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driving concerns

Rear daytime running lights are now popping up on Volvos, Hondas & Toyotas. I witnessed an accident today in which a Honda Accord with these always-on red rear LEDs suddenly slammed on the brakes. I saw three cars consecutively abruptly stop. Then behind the third was a motorcyclist — it flipped he and his bike over. I am afraid these always-on rear lights serve to desensitize the actual braking when it occurs. — John

That Honda driver had his headlights on during the day. And, that just might be why he wasn't rear-ended when he slammed on the brakes, says Young Drivers of Canada

"If you hit something in front of you, you're obviously too close," says Angelo DiCicco, the driving school's GTA general manager. "And I can tell you conclusively from 28 years of teaching drivers that if you're driving during the day with your low beams on and your taillights on, you'll get a better following distance from the people behind."

Front daytime running lights (DRL) are required by law in Canada. But rear DRL aren't.

We checked with car companies. Most, including Honda and Toyota, say they don't have rear DRL. Taillights only turn on when the headlights are on — whether you've turned them on manually or they come on automatically when it's darker outside.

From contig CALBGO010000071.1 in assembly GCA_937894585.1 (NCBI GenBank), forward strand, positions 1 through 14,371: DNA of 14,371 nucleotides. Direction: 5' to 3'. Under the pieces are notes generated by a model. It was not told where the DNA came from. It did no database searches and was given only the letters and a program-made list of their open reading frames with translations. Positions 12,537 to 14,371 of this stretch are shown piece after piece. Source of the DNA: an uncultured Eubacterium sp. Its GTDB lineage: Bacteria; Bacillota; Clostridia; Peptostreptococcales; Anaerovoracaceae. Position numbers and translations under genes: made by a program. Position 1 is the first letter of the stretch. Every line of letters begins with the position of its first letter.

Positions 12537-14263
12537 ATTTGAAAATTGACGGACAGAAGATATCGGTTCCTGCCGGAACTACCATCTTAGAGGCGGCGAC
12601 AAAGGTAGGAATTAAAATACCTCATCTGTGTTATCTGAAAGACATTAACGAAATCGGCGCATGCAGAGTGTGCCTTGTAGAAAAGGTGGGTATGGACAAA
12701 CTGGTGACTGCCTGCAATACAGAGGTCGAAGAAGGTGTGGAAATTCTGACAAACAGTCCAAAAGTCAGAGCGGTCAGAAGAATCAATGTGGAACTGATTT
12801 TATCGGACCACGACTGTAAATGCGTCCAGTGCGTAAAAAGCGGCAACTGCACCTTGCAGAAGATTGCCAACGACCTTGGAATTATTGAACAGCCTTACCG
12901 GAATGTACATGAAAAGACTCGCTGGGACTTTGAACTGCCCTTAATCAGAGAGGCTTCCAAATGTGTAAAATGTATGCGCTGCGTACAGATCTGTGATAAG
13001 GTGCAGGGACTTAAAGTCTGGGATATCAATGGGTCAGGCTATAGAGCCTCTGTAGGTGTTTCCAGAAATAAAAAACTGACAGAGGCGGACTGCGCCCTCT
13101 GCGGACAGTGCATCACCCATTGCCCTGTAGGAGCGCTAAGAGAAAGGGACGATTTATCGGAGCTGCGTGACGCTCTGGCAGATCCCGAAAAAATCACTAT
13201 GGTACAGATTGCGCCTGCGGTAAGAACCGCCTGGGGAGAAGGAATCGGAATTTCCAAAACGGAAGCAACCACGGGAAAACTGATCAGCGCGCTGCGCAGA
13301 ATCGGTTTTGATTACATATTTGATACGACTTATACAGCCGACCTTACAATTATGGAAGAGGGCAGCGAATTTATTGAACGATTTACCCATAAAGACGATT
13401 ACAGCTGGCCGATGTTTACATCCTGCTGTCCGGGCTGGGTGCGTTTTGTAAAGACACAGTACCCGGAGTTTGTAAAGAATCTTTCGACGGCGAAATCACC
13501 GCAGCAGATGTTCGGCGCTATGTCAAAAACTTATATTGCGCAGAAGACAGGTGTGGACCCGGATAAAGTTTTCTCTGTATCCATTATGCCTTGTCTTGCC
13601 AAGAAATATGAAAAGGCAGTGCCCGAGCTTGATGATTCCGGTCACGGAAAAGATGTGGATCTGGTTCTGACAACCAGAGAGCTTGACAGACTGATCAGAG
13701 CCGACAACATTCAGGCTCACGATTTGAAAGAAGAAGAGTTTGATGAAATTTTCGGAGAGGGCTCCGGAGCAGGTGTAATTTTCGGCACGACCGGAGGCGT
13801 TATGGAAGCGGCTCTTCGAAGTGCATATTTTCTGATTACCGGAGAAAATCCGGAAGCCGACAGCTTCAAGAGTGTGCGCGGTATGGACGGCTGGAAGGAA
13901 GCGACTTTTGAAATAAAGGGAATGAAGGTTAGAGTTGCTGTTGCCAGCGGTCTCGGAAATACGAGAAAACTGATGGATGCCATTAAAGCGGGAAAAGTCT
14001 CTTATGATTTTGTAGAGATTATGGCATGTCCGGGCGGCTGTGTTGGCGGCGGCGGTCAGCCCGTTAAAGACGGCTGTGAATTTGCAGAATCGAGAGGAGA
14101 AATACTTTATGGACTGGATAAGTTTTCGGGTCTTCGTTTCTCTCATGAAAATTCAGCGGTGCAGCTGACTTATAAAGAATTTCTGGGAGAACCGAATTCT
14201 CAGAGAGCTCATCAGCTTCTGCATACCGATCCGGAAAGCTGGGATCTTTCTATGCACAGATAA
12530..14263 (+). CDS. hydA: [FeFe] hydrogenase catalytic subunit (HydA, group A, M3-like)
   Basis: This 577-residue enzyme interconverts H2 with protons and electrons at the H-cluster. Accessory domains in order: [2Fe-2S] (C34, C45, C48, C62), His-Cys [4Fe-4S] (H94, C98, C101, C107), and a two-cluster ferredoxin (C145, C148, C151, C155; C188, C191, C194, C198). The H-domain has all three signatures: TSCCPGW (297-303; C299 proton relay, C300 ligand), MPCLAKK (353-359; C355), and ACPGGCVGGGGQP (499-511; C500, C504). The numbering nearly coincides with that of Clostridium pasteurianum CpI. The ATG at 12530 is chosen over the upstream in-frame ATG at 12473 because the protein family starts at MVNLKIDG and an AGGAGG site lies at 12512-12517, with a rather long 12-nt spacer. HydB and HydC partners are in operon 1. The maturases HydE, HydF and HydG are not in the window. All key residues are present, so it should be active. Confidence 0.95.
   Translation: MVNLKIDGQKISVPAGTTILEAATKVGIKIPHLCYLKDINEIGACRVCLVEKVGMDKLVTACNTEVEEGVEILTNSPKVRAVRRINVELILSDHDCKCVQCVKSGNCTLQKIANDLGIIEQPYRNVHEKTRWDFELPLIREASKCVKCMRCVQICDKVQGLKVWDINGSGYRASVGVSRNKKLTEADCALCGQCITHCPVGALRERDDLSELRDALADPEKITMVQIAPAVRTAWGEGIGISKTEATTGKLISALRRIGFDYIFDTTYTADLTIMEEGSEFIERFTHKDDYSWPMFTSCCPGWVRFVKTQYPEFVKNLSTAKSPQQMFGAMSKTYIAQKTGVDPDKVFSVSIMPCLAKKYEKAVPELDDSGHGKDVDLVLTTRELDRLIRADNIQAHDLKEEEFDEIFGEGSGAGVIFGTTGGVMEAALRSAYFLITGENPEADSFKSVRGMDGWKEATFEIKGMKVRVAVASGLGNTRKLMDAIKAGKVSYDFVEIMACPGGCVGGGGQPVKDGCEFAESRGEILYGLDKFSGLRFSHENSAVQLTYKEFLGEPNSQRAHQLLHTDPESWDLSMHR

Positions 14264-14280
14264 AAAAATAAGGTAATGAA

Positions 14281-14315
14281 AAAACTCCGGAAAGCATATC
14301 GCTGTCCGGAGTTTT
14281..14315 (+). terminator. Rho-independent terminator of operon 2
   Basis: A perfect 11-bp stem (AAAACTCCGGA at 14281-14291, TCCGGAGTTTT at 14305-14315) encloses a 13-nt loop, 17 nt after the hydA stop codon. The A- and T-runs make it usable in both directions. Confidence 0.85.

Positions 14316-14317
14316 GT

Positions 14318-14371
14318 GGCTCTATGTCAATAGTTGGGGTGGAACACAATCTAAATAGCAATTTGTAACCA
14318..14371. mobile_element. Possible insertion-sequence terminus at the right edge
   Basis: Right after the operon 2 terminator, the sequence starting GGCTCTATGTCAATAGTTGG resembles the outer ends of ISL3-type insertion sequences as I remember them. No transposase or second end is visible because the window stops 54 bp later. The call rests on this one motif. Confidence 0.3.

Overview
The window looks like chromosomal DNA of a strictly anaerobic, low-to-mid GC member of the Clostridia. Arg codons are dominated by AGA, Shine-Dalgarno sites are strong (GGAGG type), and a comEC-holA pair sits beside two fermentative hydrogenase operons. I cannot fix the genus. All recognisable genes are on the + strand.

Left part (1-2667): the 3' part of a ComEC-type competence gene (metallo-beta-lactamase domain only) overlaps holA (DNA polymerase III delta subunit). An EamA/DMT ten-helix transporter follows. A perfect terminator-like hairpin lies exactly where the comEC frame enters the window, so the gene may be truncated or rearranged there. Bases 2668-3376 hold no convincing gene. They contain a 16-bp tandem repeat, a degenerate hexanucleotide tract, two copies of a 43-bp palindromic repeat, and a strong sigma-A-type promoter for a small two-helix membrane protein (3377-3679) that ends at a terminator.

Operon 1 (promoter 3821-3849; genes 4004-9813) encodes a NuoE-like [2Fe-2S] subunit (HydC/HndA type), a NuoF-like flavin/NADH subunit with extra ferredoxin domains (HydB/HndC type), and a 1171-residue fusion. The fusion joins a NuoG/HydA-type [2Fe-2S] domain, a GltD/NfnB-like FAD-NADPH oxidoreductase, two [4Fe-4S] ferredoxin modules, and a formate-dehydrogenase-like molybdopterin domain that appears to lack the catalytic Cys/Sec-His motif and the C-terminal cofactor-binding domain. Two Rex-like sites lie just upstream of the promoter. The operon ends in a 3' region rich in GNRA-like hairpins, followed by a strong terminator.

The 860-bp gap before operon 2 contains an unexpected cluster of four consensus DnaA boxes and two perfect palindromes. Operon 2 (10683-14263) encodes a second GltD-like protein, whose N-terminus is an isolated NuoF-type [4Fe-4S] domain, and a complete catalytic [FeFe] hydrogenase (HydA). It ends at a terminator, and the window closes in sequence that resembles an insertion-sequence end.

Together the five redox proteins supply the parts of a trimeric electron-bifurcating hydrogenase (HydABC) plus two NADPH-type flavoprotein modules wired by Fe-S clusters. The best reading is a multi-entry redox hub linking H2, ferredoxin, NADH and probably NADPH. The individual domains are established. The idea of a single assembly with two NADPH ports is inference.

Volvo is an exception — if lights are set to auto, then the tail lights come on with the front DRL, a company spokesman said.

For 30 years, Young Drivers has recommended that drivers turn on low-beams during the day, even if they have DRL. While front DRL make cars more visible from the front and reduce head-on collisions, there's a dark side.

Because those lights are only in front, you don't get any added visibility from the rear. And 33 per cent of crashes are rear-enders, DiCicco says.

"Having your taillights on makes you more visible to the other vehicles around you," DiCicco says. "And that way, as it starts to get dark, you're not one of those ghost cars who scares the crap out of everyone."

DiCicco says the idea that taillights desensitize drivers to brake lights is "an old wives' tale."

"To blame a rear-ender on somebody having their lights on is a cop out," he says. "Physics is physics."

We couldn't find studies on rear DRL. But there is research on LED taillights.

A 2013 study by the U.S. National Highway Traffic Safety Administration (NHTSA) showed no difference in crash rates between cars with LED and standard taillights.

"But there's every reason to think LEDs should be safer," says Dr. Michael Flannagan, a researcher at the University of Michigan Transportation Research Institute. "More research is needed."

LEDs light up virtually instantly, while incandescent bulbs take a quarter of a second to heat up. That difference can be significant at highway speeds, Flannagan says.

And, LED tail lamps, with their concentrated dots, seem to be more visible, even though they're exactly as bright as incandescent bulbs. All lights are required by law to have a set minimum and maximum brightness.

"When you measure LEDs with a photometer, they're the same brightness as incandescent," Flannagan says. "But anecdotally, people perceive them as being brighter."

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